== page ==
A story in today’s media reminded me that the way we construct a problem significantly affects the way we seek to solve it. The story – Change or lose drought assistance, farmers told (and the related Editorial) – appeared in The Australian newspaper. They indicated that on-going drought assistance to farmers would have be accompanied by significant changes in farming practices. This is a major shift in our policy thinking but still begs the question of why we have such inconsistent ways of thinking about policy problems and their solutions.
In the article Change or lose drought assistance, farmers told, the journalists suggest that the federal government is starting to use welfare payments (in this case not considered to be welfare – more about which later) to farmers to change behaviour. They say:
Agriculture Minister Tony Burke is crafting a shake-up that will shift the focus of drought policy from disaster relief to risk management, ending the spectre of perpetually drought-stricken farmers spending years requiring government assistance. The move recognises the likelihood of more frequent and more serious droughts caused by climate change and will include assistance to help farmers deal with the changing conditions by adopting new practices or switching to alternative crops.
By way of context, farmers in drought-declared areas are able to get assistance under the Exceptional Circumstances drought relief system, which provides interest-rate subsidies and income support.
The agency administering the scheme, Centrelink says that to be eligible for the Exceptional Circumstances Relief Payment (ECRP) for Farmers you have to be:
- are a farmer, and
- are not on Newstart Allowance or any other Centrelink benefit or pension, or service pension from the Department of Veterans’ Affairs, and
- are an Australian resident and living in Australia, and
- have an Exceptional Circumstances (EC) certificate stating that your farm is in an EC declared area.
So you see that a farmer with no income is not considered unemployed. Construction matters!
What is the difference between an urban worker (say) who loses his/her income because their job (productive activity) vanishes and a farmer who loses his/her income because their job (productive activity) vanishes?
Why is one job loser able to access crisis relief (which is generous) and the other job loser only able to access unemployment benefits which now provide below-poverty line income support in Australia?
It is clearly the case, that some parts of Australia have been in drought for nearly a decade now and the climate change forecasts are that this situation will be more commonplace across the landscape. Centrelink data shows that around “44 per cent of Australia’s farmland is covered by exceptional circumstances declarations”, which is constructed in the same way as disaster relief.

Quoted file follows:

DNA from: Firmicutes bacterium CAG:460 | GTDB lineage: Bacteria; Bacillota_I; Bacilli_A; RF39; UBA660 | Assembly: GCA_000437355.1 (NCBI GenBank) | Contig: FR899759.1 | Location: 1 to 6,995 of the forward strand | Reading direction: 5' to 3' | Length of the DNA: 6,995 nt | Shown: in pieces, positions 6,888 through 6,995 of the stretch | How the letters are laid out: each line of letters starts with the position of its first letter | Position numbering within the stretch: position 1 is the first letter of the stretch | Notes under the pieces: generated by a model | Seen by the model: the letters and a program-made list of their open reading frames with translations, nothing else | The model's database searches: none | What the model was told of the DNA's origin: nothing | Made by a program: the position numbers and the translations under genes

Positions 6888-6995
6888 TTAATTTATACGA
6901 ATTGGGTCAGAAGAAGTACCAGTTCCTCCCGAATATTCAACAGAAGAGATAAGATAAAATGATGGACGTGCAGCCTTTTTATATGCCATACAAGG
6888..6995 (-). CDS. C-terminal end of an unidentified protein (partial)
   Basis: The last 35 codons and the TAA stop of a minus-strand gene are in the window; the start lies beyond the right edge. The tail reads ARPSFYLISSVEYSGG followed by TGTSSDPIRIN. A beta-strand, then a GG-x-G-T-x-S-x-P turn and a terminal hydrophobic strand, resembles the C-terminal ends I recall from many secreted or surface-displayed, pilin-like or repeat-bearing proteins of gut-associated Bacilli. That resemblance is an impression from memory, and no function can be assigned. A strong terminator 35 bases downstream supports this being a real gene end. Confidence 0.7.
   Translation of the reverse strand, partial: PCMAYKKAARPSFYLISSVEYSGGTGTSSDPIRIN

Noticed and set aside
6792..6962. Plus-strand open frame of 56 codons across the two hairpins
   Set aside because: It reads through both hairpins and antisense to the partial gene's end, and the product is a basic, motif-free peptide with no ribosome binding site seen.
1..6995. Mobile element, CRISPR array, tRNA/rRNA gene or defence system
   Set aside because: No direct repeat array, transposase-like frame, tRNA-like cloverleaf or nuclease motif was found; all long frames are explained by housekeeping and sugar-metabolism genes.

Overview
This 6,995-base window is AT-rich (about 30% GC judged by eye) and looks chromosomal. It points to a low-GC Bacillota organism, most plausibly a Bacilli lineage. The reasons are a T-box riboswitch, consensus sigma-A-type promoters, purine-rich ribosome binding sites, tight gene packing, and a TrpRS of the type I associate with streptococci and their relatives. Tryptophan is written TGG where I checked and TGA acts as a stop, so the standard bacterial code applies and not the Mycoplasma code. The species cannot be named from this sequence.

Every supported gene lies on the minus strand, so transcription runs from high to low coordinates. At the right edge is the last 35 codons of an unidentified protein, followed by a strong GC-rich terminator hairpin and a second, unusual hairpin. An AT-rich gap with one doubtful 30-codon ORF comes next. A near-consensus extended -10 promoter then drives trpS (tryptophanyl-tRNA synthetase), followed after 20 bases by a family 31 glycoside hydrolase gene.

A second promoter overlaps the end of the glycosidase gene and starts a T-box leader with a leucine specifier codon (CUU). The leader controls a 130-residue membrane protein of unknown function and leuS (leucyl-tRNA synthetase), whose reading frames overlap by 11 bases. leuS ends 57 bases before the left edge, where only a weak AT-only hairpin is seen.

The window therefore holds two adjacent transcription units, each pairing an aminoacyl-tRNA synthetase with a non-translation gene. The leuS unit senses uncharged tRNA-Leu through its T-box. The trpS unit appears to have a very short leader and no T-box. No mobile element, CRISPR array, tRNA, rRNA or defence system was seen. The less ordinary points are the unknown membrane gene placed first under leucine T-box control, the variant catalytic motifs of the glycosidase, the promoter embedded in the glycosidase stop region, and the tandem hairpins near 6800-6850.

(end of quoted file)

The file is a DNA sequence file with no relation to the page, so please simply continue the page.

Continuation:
Why have we ignored all the developments in alternative farming (permaculture, natural sequence farming, organic and bio-farming) up unto now? Construction matters!
But the noises from the federal government now appear to be shifting from “a system of crisis management to risk management” given that the long-range forecasts are that the lack of water is no longer a seasonal matter.
The Minister was quoted in this article as saying:
In policy terms it is unrealistic and downright wasteful to provide unlimited, no-strings assistance if the climate is changing so that droughts that once happened once in 25 years happen every two years. The EC system was designed to help in the event of rare disasters, in the same way that taxpayers help
communities ravaged by cyclones or floods.
The Australian Editorial today was even more direct carrying the title Unviable farms should not be drip-fed by taxpayers.
As an aside, the person who wrote this editorial clearly doesn’t understand how the monetary system operates or else they would not infer that taxpayers fund anything. Tax revenue is not necessary for government spending and once accounted for by the tax office it disappears from the scene.
But that obvious point aside, the editorial says:
Drought relief, like disability pensions and unemployment benefits, is a legitimate duty of government. Few sights are as heartbreaking as pastures turning to caked dirt, crops wilting and dying, and cattle starving. In bad seasons, drought relief protects farming enterprises that, long term, contribute valuable exports to Australia’s balance of payments. Like social welfare, however, drought aid should be administered responsibly to ensure resources are well-directed.